What Are the Three Types of ISO Audits?

FAQs


There are three types of Internal Organization for Standardization (ISO) audits: first-party audits, second-party audits, and third-party audits. However, only the third-party audit results in an ISO certification.

First-Party Audits

First-party audits, or internal audits, are typically performed inside a company to measure the strengths and weaknesses relative to its internal business objectives. This ISO audit is basically a conformity assessment to check for compliance gaps and prepare an organization for an external ISO certification audit, i.e., a third-party audit.

Typically, the auditors performing a first-party audit will be employees of the enterprise; however, they shouldn’t have a vested interest in the results of the audit. 

Second-Party Audits

A second-party audit, or external audit, is usually performed at the request of a customer (or a company contracted to act on the customer’s behalf) on a supplier of products or services. 

The second-party audit ensures that the supplier is doing what it says it’s doing based on the contractual agreements in place. In this case, qualified staff members or employees of an outside consulting firm can perform a second-party audit.

A company will likely want to combine a second-party audit with a first-party audit so it will know if it’s ready for an ISO certification.

Third-Party Audits

The third-party audit is the certification audit. An organization typically undertakes a third-party audit when it wants to achieve an ISO certification. During the certification audit, a certification body auditor assesses whether an enterprise complies with the appropriate ISO standard. If so, the certification body auditor will award the certification.

The American Society for Quality identifies three types of audit: a process audit, a product audit, and a system audit.

A process audit verifies that a company’s processes meet the requirements for the particular standard for which the organization is seeking certification. 

As part of this audit process, the auditor may:

  • Check conformance to defined requirements, such as time, accuracy, temperature, pressure, composition, responsiveness, amperage, and component mixture.
  • Examine the resources (equipment, materials, people) applied to transform the inputs into outputs, the environment, the methods (procedures, instructions) followed, and the measures collected to determine process performance.
  • Check the adequacy and effectiveness of the process controls established by procedures, work instructions, flowcharts, as well as training and process specifications.

A product audit scrutinizes a particular product or service, such as hardware, processed material, or software, to evaluate whether it conforms to the relevant standard.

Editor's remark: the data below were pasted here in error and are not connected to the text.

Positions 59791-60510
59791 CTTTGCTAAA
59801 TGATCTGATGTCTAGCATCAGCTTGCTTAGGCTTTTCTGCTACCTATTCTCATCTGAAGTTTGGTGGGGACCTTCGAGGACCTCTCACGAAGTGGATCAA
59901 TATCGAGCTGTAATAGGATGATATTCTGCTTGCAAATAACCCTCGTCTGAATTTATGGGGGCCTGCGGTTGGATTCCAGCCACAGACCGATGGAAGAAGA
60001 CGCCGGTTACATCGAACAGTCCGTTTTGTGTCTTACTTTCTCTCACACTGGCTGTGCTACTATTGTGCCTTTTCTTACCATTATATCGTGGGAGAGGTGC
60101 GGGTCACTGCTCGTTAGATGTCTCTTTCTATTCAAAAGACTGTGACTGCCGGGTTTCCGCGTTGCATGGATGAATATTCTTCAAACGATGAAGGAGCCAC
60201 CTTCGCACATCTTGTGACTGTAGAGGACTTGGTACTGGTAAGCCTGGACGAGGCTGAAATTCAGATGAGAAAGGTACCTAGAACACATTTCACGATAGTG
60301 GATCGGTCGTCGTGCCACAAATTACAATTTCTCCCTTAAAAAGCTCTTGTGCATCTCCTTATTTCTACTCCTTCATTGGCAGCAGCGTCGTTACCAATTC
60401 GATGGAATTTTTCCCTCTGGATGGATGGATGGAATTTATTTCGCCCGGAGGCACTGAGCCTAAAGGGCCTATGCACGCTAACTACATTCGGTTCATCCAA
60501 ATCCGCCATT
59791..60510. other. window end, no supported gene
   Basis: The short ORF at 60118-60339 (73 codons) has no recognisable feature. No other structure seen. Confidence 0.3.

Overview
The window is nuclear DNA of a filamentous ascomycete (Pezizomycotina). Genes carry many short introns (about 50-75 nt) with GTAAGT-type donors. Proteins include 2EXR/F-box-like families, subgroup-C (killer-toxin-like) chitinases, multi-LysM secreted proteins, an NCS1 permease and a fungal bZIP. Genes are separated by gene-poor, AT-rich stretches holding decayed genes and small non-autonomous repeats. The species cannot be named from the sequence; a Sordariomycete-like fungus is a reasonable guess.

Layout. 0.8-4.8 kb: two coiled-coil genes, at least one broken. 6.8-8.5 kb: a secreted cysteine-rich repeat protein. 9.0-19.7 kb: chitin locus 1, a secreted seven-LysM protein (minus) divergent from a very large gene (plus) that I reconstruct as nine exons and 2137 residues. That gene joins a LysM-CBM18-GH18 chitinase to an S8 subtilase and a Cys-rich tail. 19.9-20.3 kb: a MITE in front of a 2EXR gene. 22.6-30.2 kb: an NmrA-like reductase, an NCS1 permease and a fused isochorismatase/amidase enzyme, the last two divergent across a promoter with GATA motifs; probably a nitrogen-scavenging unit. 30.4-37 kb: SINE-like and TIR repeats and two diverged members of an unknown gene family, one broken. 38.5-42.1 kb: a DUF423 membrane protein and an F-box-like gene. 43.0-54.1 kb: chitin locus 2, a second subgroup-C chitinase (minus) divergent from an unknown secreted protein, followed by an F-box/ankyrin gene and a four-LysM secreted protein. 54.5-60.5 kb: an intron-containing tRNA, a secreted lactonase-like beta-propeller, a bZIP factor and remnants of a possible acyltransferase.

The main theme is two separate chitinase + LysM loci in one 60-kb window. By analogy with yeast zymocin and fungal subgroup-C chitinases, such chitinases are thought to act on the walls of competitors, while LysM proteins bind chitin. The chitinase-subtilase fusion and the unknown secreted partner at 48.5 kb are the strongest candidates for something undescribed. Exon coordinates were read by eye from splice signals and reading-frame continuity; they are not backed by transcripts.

A system audit examines a management system. A system audit is a documented activity that verifies, by examination and evaluation of objective evidence, that applicable elements of the system are appropriate and effective and have been developed, documented, and implemented in accordance and in conjunction with specified requirements.

Since most ISO standards that are eligible for certification govern systems, e.g., quality management systems, information security management systems, food safety management systems, environmental management systems, ISO certification audits are generally system audits.

There are over 23,000 ISO standards, including the ISO 9000 family of standards that govern quality management systems. ISO 9001 is the only standard in this group eligible for certification. ISO 14001 offers direction on how to develop an effective environmental management system. And ISO 27001/27002 is an information security standard.

What Happens if Your Company Fails an ISO Audit

If an organization fails an ISO audit, it must take corrective action to remedy the problems. There are certain things a company can do to fix the issues and achieve the ISO certification, including:

  1. Analyze the situation: The auditor’s non-conformance report will describe whether there was a “minor non-conformance” or a “major non-conformance.” 
    • A minor non-conformance means the auditor has found minor gaps in the enterprise’s ISO compliance. For example, maybe the company didn’t follow one ISO requirement or an individual didn’t have the necessary documentation to demonstrate compliance.
    • A major non-conformance indicates that the management system under examination has a fatal flaw and is missing something critical that’s necessary to achieve organizational goals or protect customers. For example, maybe the company didn’t implement a critical procedure or requirement or the organization hasn’t taken the necessary preventive or corrective action to ensure compliance.
  2. Take corrective action: A minor non-conformance won’t prevent an organization from achieving an ISO certification as long as it immediately takes the necessary corrective action to rectify the problems outlined in the report. However, a major non-conformance will preclude certification. To achieve certification, the enterprise will have to schedule another audit.